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Re: egrep moved to /usr/sbin

Eric Schwartz wrote:
> Not so; it prevents a potential security problem from users who have
> insecure PATH settings.

it prevents sysadmin overriding of binaries by placing site-replacements
in /usr/local/{,s}bin

> By hardcoding the locations of binaries, you prevent them from
> screwing themselves up that way.

by hardcoding the locations, you prevent them from doing neat and
surprising things.

> Also, you can prevent aliases from screwing up your program's output:
> I've found numerous bugs in shell scripts that were caused by my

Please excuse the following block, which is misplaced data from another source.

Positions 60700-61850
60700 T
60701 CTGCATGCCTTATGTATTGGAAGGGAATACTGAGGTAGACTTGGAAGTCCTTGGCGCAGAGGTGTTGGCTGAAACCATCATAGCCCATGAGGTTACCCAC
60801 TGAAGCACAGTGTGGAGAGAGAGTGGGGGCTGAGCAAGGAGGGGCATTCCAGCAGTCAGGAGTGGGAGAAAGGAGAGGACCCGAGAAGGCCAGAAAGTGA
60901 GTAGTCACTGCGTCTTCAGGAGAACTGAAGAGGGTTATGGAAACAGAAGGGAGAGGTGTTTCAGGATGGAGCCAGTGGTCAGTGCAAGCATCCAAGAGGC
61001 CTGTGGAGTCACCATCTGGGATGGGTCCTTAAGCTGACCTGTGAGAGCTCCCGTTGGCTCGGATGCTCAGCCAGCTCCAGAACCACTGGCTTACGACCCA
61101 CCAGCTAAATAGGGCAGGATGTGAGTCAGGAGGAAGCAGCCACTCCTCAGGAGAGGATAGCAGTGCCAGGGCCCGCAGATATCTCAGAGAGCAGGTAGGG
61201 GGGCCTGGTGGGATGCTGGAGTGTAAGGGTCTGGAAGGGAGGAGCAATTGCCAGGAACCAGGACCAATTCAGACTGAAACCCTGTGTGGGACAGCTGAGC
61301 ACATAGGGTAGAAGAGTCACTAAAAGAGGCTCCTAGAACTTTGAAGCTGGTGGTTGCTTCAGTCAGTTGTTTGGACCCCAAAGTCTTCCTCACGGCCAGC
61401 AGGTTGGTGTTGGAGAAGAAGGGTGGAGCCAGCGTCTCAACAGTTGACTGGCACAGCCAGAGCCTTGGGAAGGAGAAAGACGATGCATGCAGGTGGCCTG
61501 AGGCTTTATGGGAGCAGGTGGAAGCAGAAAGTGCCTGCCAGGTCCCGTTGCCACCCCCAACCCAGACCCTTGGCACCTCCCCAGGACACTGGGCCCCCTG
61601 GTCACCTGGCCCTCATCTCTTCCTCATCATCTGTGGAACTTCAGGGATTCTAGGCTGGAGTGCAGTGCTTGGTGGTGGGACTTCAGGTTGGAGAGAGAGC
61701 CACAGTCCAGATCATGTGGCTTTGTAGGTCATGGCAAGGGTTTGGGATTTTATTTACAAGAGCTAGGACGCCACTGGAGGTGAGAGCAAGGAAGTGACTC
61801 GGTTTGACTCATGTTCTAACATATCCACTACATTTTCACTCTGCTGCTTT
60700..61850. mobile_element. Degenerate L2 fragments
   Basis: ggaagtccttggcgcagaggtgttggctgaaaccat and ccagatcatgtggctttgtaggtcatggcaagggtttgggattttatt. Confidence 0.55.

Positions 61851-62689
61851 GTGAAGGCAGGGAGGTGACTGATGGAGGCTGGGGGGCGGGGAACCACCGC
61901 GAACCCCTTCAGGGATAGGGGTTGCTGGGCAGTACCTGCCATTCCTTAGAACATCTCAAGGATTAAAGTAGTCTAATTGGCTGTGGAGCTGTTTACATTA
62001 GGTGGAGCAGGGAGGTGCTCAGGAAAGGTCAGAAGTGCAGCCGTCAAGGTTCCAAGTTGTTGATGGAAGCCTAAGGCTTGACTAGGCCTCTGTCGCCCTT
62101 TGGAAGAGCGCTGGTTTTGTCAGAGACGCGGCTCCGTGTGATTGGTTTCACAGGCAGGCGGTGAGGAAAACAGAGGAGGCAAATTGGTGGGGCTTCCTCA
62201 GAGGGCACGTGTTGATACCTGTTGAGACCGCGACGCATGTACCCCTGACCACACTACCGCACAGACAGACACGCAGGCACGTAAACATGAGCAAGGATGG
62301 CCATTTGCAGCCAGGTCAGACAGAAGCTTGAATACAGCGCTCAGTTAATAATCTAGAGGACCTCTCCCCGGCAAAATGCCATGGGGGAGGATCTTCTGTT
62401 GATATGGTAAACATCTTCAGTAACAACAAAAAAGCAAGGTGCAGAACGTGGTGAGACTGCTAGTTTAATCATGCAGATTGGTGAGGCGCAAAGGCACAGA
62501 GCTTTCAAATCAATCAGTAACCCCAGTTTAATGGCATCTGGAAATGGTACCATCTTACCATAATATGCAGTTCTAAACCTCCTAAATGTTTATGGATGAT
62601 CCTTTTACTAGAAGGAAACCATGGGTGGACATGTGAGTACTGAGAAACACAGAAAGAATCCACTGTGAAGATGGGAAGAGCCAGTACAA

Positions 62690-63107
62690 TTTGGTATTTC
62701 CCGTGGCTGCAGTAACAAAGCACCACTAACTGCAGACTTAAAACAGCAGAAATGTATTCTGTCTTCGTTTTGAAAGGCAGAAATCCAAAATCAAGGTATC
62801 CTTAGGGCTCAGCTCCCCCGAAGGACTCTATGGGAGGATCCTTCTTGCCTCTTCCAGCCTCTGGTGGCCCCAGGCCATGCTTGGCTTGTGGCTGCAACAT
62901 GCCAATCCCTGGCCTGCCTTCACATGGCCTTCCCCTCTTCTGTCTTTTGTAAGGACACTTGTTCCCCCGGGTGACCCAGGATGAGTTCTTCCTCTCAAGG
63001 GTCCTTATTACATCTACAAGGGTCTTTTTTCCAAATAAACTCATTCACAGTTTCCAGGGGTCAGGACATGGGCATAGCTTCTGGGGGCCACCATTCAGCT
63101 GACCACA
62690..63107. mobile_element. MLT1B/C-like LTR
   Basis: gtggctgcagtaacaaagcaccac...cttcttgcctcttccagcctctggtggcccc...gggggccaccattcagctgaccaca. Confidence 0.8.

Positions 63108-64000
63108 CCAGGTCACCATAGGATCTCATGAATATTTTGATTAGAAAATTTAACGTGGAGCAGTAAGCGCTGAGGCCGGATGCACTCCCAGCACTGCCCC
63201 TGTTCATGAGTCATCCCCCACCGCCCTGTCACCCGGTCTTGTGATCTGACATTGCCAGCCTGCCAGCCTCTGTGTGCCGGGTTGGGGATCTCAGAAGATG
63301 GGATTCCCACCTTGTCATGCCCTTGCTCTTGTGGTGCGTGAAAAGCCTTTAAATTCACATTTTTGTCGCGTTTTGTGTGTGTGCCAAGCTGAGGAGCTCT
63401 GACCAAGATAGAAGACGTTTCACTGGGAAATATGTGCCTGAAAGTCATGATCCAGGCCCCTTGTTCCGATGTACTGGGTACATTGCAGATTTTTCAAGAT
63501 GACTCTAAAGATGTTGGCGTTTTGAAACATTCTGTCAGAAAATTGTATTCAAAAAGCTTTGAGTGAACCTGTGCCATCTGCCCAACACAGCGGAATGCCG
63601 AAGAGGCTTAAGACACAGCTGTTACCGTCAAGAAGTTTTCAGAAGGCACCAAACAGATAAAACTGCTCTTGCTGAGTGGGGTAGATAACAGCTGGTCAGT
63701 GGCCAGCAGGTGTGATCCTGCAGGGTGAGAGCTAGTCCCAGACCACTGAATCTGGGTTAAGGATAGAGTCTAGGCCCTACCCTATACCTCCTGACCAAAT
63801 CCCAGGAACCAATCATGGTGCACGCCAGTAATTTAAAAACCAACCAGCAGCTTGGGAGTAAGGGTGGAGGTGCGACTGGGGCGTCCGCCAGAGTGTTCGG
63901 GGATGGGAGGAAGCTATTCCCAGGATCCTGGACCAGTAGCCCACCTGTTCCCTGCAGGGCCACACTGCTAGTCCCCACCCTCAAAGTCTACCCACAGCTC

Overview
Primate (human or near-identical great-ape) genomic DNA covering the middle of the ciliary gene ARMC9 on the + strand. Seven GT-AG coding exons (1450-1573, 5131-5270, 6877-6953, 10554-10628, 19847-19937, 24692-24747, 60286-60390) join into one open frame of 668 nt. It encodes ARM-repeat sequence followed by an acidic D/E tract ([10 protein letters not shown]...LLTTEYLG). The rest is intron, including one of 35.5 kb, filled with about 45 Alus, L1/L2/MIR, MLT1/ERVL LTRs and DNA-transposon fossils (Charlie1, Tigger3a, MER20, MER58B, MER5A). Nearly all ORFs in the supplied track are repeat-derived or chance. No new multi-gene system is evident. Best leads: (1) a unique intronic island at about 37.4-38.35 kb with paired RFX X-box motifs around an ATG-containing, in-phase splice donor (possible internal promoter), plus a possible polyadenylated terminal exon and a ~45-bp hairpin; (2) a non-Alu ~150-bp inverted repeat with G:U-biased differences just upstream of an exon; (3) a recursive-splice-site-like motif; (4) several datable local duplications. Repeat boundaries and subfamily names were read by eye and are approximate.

> aliasing ls to 'ls -FCs', and fixed by forcing ls to /bin/ls.

you must not have been running shell scripts:

[jhriv@chao:/tmp/ls]$ echo $BASH_VERSION 
[jhriv@chao:/tmp/ls]$ cat ls.sh 
[jhriv@chao:/tmp/ls]$ alias ls
bash: alias: `ls' not found
[jhriv@chao:/tmp/ls]$ ls
[jhriv@chao:/tmp/ls]$ alias ls='echo moo!'
[jhriv@chao:/tmp/ls]$ ls
[jhriv@chao:/tmp/ls]$ ./ls.sh 
[jhriv@chao:/tmp/ls]$ function ls.f() { ls; }
[jhriv@chao:/tmp/ls]$ ls.f

the #!/bin/bash line fires off a nice new bash interpreter, that fails
to inherit the aliases. a shell function runs from within the context of
the current shell, and is affected by shell aliases.


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